In this kind of classification analysis, the major risk is the “over-training” of the ANN. It occurs when the ANN has too many parameters (wij and θj) determined by too few training objects. Over-training leads to an apparent increase in the classification efficiency because the ANN learns by heart the objects in the training sample. To prevent this behavior, the QSO and background samples are divided into two independent subsamples called “training” and “control” samples. The determination of the ANN parameters (wij and θj) is obtained by minimizing the error E, computed over the QSO and background training samples. The minimization is halted as soon as the error in the control samples stops decreasing even if the error continues to decrease in the training samples. We followed this procedure for both the target selection and the determination of the photometric redshift.

The result of the ANN training procedure is shown in Fig. 4a. The histograms of yNN for the control QSO and background samples are overplotted. Most objects have either yNN ~ 1 (corresponding to QSOs) or yNN ~ 0 (corresponding to background objects). QSO target selection is achieved by defining a threshold value to be chosen between yNN = 1 and yNN ~ 0. The optimal value of the threshold is obtained by balancing the number of accepted QSOs against the number of accepted background objects. A plot of the QSO efficiency versus the background efficiency is shown in Fig. 4b.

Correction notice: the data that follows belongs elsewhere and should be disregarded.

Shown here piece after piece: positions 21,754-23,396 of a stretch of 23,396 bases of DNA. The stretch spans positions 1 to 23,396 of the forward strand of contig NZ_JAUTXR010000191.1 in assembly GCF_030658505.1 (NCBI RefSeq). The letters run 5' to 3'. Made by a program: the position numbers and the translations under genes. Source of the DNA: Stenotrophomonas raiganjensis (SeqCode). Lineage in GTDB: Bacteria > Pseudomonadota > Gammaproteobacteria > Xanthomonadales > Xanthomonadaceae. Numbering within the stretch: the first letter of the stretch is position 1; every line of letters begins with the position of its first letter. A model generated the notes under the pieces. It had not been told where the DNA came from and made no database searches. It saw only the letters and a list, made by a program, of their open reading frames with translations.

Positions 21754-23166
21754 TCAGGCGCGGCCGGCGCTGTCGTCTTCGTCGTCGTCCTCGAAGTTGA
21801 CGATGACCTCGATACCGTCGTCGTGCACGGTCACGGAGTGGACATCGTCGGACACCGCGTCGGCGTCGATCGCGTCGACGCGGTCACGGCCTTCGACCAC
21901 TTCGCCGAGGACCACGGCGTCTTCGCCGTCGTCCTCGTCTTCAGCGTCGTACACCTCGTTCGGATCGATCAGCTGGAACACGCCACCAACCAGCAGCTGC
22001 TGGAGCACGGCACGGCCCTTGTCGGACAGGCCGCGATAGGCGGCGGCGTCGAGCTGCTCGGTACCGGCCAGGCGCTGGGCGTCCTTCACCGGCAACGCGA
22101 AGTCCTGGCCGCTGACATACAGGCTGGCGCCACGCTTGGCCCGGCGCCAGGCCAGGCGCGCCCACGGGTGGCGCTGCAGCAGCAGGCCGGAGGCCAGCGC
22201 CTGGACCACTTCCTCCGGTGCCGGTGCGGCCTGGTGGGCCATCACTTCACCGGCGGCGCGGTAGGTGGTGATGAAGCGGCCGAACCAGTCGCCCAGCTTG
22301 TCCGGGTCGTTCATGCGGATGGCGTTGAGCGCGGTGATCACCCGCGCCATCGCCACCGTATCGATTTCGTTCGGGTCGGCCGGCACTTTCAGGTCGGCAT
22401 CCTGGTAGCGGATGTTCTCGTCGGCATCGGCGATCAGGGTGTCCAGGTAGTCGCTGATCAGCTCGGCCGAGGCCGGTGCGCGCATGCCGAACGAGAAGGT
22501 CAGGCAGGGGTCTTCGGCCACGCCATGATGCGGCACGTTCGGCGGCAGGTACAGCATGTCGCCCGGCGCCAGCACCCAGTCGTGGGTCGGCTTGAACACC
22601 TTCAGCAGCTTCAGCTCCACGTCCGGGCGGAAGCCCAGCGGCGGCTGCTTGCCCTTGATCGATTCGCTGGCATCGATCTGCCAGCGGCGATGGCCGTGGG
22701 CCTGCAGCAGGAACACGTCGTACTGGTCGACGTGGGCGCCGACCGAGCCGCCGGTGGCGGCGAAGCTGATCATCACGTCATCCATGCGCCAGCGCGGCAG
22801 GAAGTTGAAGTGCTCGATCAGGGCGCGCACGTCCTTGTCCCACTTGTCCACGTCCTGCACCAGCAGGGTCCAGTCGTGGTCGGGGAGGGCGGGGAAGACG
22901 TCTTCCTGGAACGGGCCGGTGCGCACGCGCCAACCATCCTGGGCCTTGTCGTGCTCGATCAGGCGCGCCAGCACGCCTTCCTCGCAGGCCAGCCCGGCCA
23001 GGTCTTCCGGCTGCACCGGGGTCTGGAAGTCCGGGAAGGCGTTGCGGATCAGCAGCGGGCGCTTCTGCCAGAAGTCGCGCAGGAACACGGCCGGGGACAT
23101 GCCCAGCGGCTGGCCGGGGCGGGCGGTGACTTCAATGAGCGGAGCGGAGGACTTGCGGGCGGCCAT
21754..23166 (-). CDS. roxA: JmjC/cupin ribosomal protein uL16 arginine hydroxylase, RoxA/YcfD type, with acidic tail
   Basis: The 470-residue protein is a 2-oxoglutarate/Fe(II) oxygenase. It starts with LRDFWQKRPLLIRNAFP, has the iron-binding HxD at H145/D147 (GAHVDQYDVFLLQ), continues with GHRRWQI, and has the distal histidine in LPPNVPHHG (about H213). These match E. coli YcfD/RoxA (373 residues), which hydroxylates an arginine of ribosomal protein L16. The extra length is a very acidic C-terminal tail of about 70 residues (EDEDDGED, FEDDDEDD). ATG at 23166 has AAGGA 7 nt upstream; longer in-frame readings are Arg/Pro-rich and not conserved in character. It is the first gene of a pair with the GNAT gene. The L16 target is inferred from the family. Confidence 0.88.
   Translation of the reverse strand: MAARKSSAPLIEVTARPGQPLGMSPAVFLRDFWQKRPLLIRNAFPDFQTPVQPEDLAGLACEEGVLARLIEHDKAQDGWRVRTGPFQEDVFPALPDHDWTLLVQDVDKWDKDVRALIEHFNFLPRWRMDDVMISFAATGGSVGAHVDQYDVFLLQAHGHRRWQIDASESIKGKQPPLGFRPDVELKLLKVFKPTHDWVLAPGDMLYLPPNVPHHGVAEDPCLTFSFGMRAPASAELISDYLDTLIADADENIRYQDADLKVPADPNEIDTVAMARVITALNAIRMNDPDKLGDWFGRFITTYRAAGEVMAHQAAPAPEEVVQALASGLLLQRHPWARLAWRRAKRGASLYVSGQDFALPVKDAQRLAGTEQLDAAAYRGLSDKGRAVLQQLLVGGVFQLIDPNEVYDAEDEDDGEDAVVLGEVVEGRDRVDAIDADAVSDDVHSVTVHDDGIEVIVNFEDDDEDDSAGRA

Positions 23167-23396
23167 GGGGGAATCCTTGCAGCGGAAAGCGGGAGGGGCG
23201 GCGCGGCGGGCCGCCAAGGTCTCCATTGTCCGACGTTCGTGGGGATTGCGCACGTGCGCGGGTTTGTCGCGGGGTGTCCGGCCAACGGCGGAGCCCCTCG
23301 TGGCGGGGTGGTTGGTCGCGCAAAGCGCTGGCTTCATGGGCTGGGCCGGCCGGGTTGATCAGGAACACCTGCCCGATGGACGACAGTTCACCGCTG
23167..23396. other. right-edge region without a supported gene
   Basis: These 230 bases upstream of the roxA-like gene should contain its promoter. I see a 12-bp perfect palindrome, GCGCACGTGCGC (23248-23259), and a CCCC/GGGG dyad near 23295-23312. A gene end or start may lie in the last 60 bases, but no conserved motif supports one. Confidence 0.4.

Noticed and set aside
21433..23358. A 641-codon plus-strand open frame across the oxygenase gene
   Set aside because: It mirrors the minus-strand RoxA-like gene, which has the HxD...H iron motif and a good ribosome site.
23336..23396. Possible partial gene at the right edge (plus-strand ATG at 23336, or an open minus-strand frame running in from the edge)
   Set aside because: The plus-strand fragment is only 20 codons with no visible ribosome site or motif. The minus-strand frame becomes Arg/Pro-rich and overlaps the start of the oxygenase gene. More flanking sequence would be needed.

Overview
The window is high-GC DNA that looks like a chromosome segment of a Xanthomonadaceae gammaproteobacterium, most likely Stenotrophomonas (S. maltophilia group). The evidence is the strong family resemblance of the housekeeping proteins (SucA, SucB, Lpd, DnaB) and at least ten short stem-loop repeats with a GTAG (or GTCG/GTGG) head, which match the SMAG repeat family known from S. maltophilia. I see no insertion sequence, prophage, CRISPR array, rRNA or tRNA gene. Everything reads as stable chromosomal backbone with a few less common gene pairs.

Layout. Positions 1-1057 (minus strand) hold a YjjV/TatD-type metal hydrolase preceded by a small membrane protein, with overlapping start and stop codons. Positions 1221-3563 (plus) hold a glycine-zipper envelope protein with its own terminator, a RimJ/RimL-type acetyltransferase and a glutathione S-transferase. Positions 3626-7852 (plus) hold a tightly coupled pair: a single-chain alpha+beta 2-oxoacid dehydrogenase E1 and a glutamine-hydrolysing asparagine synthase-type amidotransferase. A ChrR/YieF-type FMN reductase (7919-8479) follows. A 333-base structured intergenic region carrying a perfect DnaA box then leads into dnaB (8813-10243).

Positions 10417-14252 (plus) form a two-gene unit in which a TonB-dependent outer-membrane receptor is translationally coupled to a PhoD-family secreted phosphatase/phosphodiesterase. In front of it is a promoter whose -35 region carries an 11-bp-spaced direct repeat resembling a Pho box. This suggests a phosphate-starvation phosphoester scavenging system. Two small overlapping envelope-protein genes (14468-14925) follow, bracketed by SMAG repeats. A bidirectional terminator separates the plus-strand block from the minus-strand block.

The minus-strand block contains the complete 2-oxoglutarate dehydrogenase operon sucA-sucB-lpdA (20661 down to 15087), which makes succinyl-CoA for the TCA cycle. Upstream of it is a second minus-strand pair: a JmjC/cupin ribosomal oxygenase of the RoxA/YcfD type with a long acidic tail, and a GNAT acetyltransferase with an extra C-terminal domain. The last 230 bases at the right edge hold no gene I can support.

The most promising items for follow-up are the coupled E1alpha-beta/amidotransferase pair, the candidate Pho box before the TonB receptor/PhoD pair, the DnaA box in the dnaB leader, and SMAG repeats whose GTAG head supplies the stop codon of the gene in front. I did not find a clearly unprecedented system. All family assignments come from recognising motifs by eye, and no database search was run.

thumbnail Fig. 4

a) ANN output for objects classified as PLO in the SDSS photometric catalog, i.e. background objects, (blue dotted histogram) and for objects spectroscopically classified as QSO (red slashed histogram) in the control samples, using 10 variables: 4 colors, g magnitude, and errors in the five (u,g,r,i and z) magnitudes. b) PLO efficiency as a function of the QSO efficiency for three ANN configurations. Blue dashed line: 4 colors (u − g,g − r,r − i,i − z). Black dotted line: 4 colors + g magnitude. Red solid line: 4 colors + g magnitude + errors in the five (u,g,r,i and z) magnitudes. The curves are obtained by varying the cut value, for the two distributions of Fig. 4a. Efficiency is defined as the ratio of the number of objects with a ANN output greater than to the number of objects in the sample. The dots correspond, from left to right, to equal to, respectively, 0.2, 0.5, 0.8, 0.9, 0.95, and 0.98.